Original Art by Gene Pressler
This beautifully well-preserved pastel painting is by American artist and illustrator Gene Pressler. With a rich color palette and Pressler’s signature glow, this pastel features a rosy-cheeked blue eyed stylish Edwardian in attire lass.
We assume this was created sometime in the 1910s as magazine cover art but thus far we have been unable to find published usage.
This pastel is framed in it’s remarkable original wide profile ornate gesso that enhances the dreamy glow of Pressler’s work.
It is signed by the artist lower right in the image.
This painting comes from the collection of esteemed illustration art collector Norman Platnick.
About the artist: Gene Pressler
Little is known about Pressler’s life; much of what we know about his family is information kindly provided by Eugene and Gayle Diou (Gayle is a grand niece of Gene Pressler). He was born in Jersey City, New Jersey, in 1893 or 1894, and apparently lived in New Jersey throughout most of his career; his mother’s name was Phillapine Mader (or Meder) Pressler. His only known sibling was Laura Pressler, who also lived in New Jersey; she married Ferdinand Alfonse Bongarts (also spelled as Bongartz), and the couple lived in Havana in the 1920’s (she and her children returned to New Jersey after Ferdinand passed away). Gene’s wife was named Virginia and they had two children, Gene Jr. and Sissy. Gene Jr. became a fragrance scientist in New York City; he moved to Dominica in the 1960’s, along with his wife Marian and his sister Sissy, where he grew exotic plants for their extracts. Gene Sr. apparently passed away sometime before 1949.
Pressler studied under F. Louis Mora and Edward Dufner at the Art Student’s League, but made an early start in his career as a commercial artist. The earliest known magazine cover by Pressler appeared on the July, 1913 issue of McCall’s, when he was only about twenty years old. Like several of his other early covers, it featured children (see also his early work for Holland’s and the Modern Priscilla).
Pressler soon found his first forte, however — producing images of lovely ladies that found a ready market with magazine art editors. Over the next five years, he produced at least 74 magazine cover images, averaging more than one cover a month over that period! Much of this magazine work is superb, but has remained largely unknown because it was done for magazines that are seldom seen today (such as the pulp magazines Romance, Saucy Stories, and Snappy Stories). We have no doubt that additional Pressler covers remain to be discovered.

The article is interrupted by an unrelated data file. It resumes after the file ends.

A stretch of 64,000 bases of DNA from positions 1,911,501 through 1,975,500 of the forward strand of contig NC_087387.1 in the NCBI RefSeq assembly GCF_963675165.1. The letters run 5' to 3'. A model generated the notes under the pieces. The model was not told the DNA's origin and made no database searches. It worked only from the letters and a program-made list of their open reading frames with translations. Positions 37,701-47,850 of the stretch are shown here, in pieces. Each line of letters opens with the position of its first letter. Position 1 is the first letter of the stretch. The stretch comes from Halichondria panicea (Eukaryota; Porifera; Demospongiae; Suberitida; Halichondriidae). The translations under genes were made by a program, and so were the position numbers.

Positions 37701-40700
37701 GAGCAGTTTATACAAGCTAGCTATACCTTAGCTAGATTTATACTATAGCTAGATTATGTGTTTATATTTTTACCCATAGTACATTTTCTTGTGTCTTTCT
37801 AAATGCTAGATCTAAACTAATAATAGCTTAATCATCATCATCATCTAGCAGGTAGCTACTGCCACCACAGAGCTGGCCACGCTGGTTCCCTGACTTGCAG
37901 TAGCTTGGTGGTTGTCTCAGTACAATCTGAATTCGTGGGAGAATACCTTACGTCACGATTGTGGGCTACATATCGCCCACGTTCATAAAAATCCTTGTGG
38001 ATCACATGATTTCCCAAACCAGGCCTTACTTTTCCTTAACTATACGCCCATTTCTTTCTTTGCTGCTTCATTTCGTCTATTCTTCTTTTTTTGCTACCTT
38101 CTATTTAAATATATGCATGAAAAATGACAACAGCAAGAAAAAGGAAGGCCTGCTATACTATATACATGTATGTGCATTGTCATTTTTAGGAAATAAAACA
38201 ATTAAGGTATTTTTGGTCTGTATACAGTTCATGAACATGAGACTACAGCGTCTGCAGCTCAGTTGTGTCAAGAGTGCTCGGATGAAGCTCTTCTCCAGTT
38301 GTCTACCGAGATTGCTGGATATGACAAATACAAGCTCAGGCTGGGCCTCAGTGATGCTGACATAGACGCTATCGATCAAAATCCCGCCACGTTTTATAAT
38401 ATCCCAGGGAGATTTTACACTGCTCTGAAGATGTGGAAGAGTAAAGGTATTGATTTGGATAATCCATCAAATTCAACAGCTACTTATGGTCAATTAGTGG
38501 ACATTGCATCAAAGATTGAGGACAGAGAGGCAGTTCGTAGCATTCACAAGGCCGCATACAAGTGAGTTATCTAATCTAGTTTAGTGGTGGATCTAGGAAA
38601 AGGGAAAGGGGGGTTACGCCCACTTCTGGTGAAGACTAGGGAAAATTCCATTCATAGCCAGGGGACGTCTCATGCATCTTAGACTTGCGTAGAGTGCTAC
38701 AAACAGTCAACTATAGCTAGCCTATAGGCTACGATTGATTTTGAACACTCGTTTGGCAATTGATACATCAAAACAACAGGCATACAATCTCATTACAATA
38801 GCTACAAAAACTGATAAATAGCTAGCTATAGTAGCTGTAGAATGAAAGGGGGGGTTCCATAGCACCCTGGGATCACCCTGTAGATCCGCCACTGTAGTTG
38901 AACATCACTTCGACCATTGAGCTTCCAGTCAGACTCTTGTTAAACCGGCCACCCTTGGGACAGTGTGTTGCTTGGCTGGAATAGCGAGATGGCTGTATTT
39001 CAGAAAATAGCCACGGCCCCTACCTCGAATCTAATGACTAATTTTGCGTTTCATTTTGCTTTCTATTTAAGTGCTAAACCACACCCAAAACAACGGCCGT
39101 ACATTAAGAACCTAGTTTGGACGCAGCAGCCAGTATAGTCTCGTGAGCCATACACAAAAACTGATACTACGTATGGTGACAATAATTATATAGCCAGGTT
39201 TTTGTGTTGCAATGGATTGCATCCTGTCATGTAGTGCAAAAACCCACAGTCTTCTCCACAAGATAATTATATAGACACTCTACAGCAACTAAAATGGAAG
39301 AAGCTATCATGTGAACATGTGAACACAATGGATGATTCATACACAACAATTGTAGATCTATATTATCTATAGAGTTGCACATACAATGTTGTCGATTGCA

Pressler also did advertising work for several companies, most notably Pompeian Beauty Products, for which he produced a long series of magazine ad images, as well as five of the annual, “yardlong” Pompeian Beauty Panels. Pressler images can also be found on a wide variety of other items, including sheet music, trade cards, book frontispieces and covers, blotters, playing cards, candy boxes, jigsaw puzzles, painting kits, catalogs, and fans. It was the calendar market, however, that occupied most of Pressler’s attention after about 1920. Pastels on canvas were his preferred medium, allowing him to achieve the golden lighting effects that often characterize his work and make it instantly recognizable. These images found a perfect outlet in the emerging market for advertising calendars, and remain his most sought-after legacy today.
Biography courtesy of: The Golden Glow: A Collector’s Guide to Gene Pressler by Norman I. Platnick and Judy & Dean Patzer
The Legacy of Norman Platnick
In his New York Times obituary, Norman Platnick’s son Will said that his father had three passions in life, his wife Nancy, spiders, and collecting.
Few individuals have the chance to leave a mark like Norm’s in even one field, let alone two. But Norm managed to be both a celebrated scientist, and one of the most influential lay historians of illustration art.
Under his imprint Enchantment Ink, Norm researched, wrote, and published collectors guides to artists like Rolf Armstrong and Earl Christy. We at Grapefruit Moon Gallery rely on these books in our work, and they are now all freely available as PDFs through the Enchantment Ink website.
Norm’s expertise was a gift, his friendship was a treasure, and his legacy is immeasurable. He is missed.